Take … out on/ – to direct anger at an innocent third-party
- It’s not my fault that your girlfriend cheated on you, so don’t take it out on me!
Note: This phrasal verb is exclusively separated. Sometimes, however, the object can come between “out” and “on,” especially when the object is a phrase, like in the following example:
- They took out their frustration about the failed test on me and made me stay late.
- They took out on me their frustration about the failed test and made me stay late.
Flip out on/ – To suddenly direct strong anger/frustration at someone
- If I forget my anniversary my girlfriend is going to flip out on I forgot last year and we almost broke up!
Note: We can substitute the preposition “about” in place of “on” in order to indicate the cause, rather than the recipient, of the anger or frustration. For example:
- The board of directors is flipping outabout the tax audit. Apparently there have been some dishonest accounting practices.
Hold … against/ – To maintain anger/distrust towards someone because of their past actions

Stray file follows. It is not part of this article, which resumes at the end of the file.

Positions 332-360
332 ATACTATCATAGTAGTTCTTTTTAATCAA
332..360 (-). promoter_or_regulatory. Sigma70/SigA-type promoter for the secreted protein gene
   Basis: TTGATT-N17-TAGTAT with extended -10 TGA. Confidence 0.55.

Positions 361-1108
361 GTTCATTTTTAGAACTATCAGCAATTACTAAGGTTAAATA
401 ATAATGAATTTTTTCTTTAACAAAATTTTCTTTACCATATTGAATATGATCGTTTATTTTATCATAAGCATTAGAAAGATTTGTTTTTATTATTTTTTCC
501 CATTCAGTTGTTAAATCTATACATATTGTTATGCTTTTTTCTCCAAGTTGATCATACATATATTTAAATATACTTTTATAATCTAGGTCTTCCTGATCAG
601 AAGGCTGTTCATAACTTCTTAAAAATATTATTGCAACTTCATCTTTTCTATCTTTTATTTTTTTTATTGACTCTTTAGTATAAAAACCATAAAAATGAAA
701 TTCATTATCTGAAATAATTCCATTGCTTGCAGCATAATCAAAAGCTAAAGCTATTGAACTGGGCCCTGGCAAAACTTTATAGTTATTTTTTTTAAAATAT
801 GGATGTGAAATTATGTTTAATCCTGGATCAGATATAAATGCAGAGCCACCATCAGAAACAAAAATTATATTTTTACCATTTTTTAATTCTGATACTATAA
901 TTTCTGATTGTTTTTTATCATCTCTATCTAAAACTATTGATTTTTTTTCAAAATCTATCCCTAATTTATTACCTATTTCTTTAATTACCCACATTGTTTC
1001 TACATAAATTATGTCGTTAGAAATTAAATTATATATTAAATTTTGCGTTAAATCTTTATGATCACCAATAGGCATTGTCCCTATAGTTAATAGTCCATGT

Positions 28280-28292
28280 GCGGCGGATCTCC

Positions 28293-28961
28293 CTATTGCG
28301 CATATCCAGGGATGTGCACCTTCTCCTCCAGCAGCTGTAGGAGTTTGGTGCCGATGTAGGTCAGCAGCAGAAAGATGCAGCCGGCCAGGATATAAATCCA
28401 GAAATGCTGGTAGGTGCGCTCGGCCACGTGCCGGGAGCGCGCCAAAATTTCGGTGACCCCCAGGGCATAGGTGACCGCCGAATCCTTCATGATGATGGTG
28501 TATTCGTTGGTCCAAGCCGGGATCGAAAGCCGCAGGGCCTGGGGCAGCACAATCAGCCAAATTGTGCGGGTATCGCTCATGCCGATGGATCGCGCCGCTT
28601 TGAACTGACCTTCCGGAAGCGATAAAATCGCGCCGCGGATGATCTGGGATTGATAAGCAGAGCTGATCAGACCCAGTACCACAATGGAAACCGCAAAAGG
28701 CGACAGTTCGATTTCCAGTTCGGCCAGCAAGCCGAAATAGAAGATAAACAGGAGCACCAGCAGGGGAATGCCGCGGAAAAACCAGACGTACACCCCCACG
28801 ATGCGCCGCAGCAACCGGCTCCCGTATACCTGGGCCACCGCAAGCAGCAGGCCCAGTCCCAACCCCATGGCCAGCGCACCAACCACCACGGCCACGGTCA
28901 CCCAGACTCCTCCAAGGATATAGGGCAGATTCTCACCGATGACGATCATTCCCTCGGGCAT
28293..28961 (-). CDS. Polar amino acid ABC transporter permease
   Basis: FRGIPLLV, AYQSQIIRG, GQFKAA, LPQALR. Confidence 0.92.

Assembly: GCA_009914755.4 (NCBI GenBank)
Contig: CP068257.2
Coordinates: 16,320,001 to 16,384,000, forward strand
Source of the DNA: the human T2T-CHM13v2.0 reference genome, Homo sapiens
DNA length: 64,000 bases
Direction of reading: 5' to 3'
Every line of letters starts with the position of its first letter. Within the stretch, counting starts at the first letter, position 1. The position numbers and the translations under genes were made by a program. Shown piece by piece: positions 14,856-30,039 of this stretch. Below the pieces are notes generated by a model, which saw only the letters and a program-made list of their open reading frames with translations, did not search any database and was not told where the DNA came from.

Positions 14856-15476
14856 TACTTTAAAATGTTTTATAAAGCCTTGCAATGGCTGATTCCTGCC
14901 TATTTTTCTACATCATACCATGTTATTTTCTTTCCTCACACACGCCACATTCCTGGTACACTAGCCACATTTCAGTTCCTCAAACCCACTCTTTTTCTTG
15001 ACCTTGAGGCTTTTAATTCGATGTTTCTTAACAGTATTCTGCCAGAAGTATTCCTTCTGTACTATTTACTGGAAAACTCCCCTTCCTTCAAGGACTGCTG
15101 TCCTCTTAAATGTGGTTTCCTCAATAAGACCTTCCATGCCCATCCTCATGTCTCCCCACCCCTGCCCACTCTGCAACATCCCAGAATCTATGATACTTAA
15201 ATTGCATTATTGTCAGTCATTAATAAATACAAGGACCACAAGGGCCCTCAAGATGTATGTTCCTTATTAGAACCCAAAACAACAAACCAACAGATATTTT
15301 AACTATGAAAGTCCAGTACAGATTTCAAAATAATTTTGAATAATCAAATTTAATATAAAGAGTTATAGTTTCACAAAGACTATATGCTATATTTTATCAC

- My brother was really mean to me when we were kids, but I don’t hold it against We were just kids, and now he’s one of my best friends.
Note: This is yet another phrasal verb that we use in exclusively separated form (meaning, it needs to have an object). The following example is therefore incorrect:
- It’s not healthy to hold against people for things they did a long time ago.
Set … off/ – To cause someone to release anger they had kept contained
- If you start talking about his family you’re going to set him off. The last time he discussed his relatives he was upset for days.
Note: This phrasal verb can be used in a different context where it means “to trigger an alarm.” For example:
- The smoke from the toaster set off the smoke alarm and the building was evacuated.
Don’t be upset! There are plenty more practice materials waiting for you at our main phrasal verbs page!